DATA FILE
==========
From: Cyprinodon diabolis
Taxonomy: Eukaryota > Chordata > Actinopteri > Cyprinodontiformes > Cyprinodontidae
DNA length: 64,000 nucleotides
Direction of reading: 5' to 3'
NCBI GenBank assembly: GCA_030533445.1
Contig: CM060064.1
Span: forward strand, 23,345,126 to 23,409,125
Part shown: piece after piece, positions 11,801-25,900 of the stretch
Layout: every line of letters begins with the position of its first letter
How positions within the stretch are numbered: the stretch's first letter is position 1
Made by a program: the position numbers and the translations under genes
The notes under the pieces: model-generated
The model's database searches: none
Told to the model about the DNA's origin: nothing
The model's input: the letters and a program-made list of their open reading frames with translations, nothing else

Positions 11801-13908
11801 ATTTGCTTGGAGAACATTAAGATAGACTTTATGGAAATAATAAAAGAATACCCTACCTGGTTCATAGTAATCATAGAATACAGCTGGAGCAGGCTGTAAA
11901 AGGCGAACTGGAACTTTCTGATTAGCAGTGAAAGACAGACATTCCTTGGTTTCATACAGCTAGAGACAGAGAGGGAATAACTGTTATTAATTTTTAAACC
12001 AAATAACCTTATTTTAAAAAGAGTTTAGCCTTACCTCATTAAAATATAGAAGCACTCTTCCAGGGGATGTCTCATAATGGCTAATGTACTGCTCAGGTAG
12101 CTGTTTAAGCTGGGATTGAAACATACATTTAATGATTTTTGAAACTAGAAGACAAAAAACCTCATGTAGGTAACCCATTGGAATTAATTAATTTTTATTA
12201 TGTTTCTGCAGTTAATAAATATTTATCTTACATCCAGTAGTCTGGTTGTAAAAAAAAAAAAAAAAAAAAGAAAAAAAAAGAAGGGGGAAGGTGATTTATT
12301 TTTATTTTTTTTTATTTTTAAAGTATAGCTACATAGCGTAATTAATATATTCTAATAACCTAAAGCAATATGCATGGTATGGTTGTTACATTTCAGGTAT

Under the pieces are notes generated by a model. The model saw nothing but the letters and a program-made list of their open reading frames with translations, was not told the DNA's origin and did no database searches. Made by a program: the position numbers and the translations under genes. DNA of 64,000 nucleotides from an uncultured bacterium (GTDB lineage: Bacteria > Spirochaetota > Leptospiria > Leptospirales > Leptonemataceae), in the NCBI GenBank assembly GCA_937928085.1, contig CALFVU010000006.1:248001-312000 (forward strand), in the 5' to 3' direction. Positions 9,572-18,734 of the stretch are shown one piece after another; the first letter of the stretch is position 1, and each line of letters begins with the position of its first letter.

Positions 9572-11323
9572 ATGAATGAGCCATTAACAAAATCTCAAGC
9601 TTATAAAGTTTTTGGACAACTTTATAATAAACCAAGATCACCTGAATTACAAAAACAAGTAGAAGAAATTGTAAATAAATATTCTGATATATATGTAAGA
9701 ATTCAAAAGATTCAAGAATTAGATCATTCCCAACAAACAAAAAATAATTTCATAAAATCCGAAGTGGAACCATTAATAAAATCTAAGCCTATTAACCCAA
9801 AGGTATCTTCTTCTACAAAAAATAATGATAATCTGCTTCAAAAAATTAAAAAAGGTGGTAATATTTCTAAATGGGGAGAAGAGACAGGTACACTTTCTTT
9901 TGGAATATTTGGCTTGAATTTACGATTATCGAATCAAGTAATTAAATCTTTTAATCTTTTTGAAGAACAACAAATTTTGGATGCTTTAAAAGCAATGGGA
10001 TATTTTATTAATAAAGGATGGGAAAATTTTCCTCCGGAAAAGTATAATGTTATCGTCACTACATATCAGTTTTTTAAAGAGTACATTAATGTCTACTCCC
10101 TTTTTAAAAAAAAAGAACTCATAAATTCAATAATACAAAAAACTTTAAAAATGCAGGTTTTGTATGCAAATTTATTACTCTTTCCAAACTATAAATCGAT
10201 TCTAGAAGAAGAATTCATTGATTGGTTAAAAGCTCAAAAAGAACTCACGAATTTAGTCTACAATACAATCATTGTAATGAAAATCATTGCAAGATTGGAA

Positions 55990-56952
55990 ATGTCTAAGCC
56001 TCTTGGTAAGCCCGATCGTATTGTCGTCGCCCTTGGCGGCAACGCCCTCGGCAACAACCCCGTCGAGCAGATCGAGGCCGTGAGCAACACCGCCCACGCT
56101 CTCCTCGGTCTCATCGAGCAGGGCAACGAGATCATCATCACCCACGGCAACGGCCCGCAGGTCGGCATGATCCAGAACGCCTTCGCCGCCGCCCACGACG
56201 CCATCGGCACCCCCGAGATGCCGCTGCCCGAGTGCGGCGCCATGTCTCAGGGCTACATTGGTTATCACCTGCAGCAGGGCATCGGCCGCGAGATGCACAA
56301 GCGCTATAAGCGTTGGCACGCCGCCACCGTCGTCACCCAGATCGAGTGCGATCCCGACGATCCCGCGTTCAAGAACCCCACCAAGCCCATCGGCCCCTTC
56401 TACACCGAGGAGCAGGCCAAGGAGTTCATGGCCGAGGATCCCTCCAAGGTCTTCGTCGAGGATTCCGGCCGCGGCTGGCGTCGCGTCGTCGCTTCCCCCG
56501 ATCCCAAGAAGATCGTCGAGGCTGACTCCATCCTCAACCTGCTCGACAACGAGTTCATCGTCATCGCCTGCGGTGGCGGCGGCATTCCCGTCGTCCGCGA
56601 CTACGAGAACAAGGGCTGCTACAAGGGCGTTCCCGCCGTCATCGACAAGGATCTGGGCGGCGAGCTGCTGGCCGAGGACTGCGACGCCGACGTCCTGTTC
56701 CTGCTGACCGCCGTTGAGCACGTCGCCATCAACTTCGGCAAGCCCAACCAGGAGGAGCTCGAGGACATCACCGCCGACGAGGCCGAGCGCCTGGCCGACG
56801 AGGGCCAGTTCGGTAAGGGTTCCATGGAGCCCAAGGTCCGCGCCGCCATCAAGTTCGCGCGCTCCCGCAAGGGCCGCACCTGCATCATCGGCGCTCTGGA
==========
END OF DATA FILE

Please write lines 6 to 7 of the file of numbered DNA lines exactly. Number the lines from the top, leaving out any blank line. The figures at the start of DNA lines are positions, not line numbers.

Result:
Contig: CM060064.1
Span: forward strand, 23,345,126 to 23,409,125